The formulaic ending spoiled it for me.
by Martin Hafer
St. Vincent just debuted on DVD and I decided to give it a watch. After all, the reviews I had read about it were pretty good and I was curious to see what Bill Murray was up to these days. Well, after seeing it, I found that the first 80% or so was excellent but the final portion was formulaic and, well, annoying.
The film opens on Vincent (Bill Murray), a surly, alcoholic jerk. When a struggling divorcee (Melissa McCarthy) moves in with her son next door, Vince isn’t the least bit friendly towards them since he is a real jerk. Soon, an emergency comes up and her boy is forced to go to Vince’s house until his mother returns from work. In the interim, Vincent is pretty nasty towards the kid and will only watch him after the mother agrees to pay him! She begins using Vincent for babysitting services, though I have no idea why. Together, Vincent and the boy have some adventures–he teaches the kid to fight, takes him to the horse track as well as a bar where he learns that Vince’s lady-friend is a “lady of the night.”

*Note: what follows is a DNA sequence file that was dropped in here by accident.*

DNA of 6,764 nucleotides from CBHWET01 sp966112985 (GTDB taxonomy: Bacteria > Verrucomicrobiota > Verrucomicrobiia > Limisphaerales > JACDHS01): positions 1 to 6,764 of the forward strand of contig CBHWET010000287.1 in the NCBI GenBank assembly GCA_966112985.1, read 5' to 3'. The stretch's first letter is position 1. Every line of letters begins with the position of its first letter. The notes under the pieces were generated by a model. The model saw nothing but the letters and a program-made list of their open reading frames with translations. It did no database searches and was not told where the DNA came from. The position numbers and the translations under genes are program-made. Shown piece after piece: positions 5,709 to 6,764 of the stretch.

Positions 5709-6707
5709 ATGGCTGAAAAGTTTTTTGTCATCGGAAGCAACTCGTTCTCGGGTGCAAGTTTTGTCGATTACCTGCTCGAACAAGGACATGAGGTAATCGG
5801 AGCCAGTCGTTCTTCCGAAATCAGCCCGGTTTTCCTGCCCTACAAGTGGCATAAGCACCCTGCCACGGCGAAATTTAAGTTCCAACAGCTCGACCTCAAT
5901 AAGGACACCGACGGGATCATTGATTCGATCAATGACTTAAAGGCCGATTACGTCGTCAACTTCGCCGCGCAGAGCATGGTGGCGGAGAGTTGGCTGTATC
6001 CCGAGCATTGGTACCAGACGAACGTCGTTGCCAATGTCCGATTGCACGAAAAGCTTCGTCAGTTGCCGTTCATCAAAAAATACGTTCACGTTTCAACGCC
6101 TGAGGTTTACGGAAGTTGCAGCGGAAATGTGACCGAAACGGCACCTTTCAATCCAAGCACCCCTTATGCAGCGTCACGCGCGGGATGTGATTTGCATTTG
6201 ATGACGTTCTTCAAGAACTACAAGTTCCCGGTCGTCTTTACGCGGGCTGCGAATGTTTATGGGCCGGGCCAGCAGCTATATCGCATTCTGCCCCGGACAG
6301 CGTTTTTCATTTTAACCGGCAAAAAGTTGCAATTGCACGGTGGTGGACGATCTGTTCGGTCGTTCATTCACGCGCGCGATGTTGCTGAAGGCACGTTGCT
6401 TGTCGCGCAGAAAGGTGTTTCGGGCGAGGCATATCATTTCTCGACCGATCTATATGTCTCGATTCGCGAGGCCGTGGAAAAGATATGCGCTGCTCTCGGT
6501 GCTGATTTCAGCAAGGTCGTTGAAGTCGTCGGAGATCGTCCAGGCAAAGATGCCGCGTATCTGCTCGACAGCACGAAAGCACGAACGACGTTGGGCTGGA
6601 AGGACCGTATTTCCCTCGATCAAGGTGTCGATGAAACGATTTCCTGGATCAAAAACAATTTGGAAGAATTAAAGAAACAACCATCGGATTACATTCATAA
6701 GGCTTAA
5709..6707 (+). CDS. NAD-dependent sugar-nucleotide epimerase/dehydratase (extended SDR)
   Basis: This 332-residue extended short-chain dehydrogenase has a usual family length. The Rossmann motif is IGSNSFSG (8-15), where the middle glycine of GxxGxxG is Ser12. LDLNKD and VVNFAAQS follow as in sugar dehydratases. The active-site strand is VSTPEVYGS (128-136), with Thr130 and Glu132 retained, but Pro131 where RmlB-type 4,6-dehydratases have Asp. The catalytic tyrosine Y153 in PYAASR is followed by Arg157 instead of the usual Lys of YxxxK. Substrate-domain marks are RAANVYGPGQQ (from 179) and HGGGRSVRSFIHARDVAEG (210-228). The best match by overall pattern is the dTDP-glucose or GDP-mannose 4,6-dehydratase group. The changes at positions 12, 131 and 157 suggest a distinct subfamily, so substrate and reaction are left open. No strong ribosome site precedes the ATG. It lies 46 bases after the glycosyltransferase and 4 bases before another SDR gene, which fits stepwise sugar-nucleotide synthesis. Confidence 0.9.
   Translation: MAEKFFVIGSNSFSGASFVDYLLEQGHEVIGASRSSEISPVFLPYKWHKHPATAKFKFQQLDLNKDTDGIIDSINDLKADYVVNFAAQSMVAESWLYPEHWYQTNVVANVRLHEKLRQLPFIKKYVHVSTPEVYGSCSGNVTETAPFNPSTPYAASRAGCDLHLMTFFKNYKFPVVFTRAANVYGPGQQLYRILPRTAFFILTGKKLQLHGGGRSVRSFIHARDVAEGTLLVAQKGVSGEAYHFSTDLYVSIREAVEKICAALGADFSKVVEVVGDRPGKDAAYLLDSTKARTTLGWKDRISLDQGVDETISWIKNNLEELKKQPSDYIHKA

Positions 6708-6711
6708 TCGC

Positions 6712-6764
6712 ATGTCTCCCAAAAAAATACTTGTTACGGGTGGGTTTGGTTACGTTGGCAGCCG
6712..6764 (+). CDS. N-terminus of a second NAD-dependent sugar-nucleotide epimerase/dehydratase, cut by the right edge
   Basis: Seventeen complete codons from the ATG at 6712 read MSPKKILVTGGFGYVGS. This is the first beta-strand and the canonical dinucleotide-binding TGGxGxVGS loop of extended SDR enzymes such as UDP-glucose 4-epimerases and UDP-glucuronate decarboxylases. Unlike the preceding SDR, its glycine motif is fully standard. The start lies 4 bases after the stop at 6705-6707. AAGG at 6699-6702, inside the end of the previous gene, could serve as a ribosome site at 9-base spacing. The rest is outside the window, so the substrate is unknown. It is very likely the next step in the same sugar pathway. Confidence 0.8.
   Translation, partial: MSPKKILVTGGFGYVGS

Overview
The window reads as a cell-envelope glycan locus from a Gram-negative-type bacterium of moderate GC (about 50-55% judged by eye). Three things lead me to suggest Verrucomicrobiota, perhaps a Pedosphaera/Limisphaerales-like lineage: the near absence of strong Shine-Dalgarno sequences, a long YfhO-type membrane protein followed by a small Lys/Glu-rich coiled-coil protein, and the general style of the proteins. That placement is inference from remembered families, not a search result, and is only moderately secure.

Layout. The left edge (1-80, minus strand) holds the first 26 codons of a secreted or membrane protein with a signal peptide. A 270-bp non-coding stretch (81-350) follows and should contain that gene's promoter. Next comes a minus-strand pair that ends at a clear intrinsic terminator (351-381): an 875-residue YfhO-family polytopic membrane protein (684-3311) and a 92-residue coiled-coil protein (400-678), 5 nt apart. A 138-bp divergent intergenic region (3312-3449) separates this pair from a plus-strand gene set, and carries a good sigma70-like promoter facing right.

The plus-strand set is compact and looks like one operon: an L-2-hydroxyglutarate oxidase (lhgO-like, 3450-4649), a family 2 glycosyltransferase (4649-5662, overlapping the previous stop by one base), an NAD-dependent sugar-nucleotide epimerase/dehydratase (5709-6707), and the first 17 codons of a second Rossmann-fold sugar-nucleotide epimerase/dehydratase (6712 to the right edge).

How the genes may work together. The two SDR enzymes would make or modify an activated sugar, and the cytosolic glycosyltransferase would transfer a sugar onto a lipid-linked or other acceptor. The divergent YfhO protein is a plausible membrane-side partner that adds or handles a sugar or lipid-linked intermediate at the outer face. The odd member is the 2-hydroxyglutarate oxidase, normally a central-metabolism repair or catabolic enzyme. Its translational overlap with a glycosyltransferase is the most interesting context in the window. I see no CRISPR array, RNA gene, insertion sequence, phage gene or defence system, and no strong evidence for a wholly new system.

So far, I was enjoying the film because it was so wrong. After all, Vince didn’t really have many redeeming qualities and he really was a terrible person. I appreciated that because too often in films (especially from Hollywood) the filmmakers or film execs feel that there is a need to tack on a nice ending, one with redemption and change. Well, they ended up ruining the film and did exactly this, even when essentially Vincent remained the same. The kid ends up doing a huge presentation in front of the entire school in which he says that Vincent is a living saint and everyone applauds (even the mother who lost sole custody of her kid because of Vince). This was simply a cop-out.
So is the film terrible? No, and that is the problem. It’s not terrible, as Murray did a great job playing Vincent and it was nice to see Melissa McCarthy doing a straight role instead of comedy. They simply deserved a better script. The formulaic and unnecessary ending just left me annoyed–annoyed that the groundwork for this happy ending had never really been laid out from the beginning. They should have either made Vincent completely horrible or shown more hidden wonderful things about the guy to justify us caring. But as it is, I was just left very frustrated.